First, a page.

Table of Contents April 2008




  • Lot-Ek Goes to China

    It was one of those rare projects that came unbidden—and from half a world away. One day in May 2005, Ada Tolla and Giuseppe Lignano, architects and partners in the New York firm LOTEK, received an e-mail from Kengo Kuma, the Japanese architect well known

  • Construction Toys Make Better Boys

    Day after day, in a locked and sealed room on the third floor of the National Building Museum in Washington, D.C., two volunteers in white cotton gloves are quietly and methodically dissecting the question of how we play with form. They're examining build

  • 4D Cities

  • L.A.'s Learning Curve

    Challenge: How does one district build 132 new schools—and update some 800 more—without sacrificing design quality? (Hint: Get architects involved at the beginning.)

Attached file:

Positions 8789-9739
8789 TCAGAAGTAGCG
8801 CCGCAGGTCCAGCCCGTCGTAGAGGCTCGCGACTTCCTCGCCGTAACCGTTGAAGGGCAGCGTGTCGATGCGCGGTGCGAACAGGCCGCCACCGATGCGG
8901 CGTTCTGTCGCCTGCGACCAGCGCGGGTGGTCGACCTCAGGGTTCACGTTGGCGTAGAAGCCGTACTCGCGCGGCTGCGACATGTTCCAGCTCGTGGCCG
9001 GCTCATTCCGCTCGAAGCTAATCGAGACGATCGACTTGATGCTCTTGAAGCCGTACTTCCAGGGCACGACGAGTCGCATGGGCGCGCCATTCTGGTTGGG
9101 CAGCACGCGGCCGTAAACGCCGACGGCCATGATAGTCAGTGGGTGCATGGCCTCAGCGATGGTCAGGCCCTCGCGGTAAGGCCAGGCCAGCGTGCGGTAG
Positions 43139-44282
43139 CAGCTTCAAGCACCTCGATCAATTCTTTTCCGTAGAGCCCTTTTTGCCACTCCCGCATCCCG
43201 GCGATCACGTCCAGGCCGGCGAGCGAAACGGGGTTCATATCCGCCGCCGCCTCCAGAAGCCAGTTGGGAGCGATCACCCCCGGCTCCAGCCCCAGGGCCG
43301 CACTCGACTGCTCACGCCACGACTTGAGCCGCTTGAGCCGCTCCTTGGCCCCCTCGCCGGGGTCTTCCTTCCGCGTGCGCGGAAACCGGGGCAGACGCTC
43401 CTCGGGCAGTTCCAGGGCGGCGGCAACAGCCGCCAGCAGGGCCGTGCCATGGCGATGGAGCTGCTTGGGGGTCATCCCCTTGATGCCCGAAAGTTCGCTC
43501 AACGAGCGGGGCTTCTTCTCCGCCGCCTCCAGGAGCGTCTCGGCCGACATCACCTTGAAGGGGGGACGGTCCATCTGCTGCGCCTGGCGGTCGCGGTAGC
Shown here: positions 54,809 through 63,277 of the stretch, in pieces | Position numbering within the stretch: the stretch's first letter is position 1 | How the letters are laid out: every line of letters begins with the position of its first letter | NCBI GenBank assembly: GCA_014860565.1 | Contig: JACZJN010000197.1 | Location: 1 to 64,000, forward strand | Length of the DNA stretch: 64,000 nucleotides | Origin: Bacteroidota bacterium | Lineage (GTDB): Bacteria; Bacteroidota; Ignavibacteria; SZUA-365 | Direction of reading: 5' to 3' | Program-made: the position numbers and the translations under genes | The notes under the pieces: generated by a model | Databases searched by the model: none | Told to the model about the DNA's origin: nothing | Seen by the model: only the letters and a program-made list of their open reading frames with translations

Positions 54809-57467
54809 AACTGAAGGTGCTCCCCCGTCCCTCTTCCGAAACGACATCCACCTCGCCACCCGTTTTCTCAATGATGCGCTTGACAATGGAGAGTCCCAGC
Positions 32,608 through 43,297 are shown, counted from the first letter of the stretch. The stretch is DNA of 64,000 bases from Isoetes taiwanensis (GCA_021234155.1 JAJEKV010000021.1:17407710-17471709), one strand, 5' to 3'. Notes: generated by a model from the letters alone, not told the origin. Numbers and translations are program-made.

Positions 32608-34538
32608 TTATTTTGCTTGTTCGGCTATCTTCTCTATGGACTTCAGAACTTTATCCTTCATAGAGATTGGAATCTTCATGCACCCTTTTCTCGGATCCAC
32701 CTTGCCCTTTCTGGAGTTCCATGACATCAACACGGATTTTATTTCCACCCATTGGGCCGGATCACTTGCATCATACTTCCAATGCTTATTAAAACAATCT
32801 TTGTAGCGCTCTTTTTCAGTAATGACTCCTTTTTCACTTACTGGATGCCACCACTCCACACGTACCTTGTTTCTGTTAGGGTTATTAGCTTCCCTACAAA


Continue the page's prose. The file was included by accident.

Salary Survey

Local Market

  • Middleton, Wis.

    Two decades ago, Middleton adopted a New Urbanist approach to development. The result is a city that still feels manageable, even as it grows.



  • Who's Tall Now?

    You'd think it would be tough to cloak a nearly 1,900-foot-tall building in secrecy, yet that's exactly what's happening with the proposed China 117 Tower in Tianjin, China, and many other skyscrapers still in the proposal or early building phases.


Screen Grab


Other Articles




Other Articles


  • The Politician: Jim Schellinger

    Now in the race for the Indiana governor's office, the democrat and lifelong Hoosier explains why an architect is uniquely qualified for public office.


Other Articles